The Department for Transport (DfT) has introduced new regulations to give the mayor of London ten more years to collect and apply his community infrastructure levy to cover the extra cost of the troubled Crossrail project.
A Surrey council has introduced a new community infrastructure levy (CIL) charge this month, while a London borough’s draft CIL schedule has passed examination.
Key planning and development bodies are concerned that the government’s proposed new national infrastructure levy lacks clarity and could lead to lower provision of affordable housing and financial burdens for local authorities.
New regulations were laid before parliament this week which will pave the way for deferral of Community Infrastructure Levy (CIL) payments where firms are experiencing financial difficulties connected with the Covid-19 outbreak.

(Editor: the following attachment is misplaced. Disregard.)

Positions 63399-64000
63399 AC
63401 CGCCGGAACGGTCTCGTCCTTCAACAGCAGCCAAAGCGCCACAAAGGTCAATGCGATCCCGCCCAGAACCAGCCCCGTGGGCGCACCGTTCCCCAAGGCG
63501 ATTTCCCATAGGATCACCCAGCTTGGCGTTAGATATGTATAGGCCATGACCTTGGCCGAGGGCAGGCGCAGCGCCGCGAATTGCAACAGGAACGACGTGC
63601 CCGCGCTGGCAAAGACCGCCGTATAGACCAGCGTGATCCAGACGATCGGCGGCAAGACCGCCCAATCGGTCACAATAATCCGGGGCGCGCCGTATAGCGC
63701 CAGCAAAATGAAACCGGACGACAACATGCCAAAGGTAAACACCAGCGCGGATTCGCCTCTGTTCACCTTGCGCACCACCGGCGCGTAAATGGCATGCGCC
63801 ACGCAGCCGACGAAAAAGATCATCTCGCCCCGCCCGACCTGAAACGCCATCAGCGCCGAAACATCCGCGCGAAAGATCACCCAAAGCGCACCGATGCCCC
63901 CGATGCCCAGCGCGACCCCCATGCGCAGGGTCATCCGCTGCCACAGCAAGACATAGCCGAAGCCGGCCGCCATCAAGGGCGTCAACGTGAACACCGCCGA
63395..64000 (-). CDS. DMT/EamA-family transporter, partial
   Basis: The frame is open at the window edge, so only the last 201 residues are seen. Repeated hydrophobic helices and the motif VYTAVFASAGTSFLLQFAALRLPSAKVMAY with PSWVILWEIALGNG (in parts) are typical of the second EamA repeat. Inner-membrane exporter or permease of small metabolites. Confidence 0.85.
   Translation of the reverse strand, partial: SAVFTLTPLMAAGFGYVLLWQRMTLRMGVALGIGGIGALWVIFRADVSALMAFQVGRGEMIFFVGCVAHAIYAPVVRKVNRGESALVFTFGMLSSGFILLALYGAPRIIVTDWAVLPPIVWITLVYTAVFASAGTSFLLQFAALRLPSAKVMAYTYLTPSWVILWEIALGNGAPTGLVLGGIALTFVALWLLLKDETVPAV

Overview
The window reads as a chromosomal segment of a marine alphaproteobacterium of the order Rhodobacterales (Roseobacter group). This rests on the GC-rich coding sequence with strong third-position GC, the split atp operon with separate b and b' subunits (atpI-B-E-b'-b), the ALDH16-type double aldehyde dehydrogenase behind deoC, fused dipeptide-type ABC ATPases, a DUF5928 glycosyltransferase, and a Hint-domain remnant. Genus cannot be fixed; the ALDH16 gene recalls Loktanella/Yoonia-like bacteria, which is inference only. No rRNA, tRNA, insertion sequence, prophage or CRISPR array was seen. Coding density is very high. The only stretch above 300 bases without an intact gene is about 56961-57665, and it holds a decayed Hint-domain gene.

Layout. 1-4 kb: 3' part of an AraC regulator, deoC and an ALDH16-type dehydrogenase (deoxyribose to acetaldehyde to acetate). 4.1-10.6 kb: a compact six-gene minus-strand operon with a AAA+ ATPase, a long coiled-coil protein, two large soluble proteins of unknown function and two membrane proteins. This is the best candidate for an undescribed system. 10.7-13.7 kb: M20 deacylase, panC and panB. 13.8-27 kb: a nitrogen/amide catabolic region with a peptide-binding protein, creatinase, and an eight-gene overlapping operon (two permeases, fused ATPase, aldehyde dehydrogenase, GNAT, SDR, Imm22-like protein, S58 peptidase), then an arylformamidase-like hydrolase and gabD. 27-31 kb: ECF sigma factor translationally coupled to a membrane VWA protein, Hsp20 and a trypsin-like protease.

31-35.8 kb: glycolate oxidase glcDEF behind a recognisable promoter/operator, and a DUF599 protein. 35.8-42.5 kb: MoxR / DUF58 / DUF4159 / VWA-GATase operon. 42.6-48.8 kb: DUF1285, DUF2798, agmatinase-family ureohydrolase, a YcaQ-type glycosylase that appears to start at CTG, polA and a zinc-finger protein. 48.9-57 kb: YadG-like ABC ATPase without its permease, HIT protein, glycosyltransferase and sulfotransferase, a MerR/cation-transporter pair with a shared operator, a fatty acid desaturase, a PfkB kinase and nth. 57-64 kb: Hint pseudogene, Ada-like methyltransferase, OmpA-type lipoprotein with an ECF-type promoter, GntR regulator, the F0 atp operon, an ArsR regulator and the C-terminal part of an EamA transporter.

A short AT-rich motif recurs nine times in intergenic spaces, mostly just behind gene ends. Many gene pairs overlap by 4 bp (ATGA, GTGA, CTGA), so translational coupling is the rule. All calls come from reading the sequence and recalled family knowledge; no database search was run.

Councils will be able to defer community infrastructure levy (CIL) payments from smaller developers for up to six months but there will be no right of appeal for applicants if authorities refuse their request, according to new regulations and guidance.
The government has announced that it will revise community infrastructure levy rules to allow councils more flexibility around the timing of payments from smaller developers. Some lawyers question why larger developers are to be excluded from the changes, while councils have raised concerns about the impact on revenues for much-needed new infrastructure.
An examiner has approved a series of new charges to be introduced as part of the London Legacy Development Corporation’s (LLDC’s) revised Community Infrastructure Levy (CIL) charging schedule, including a 23 per cent rise in rates for residential schemes.
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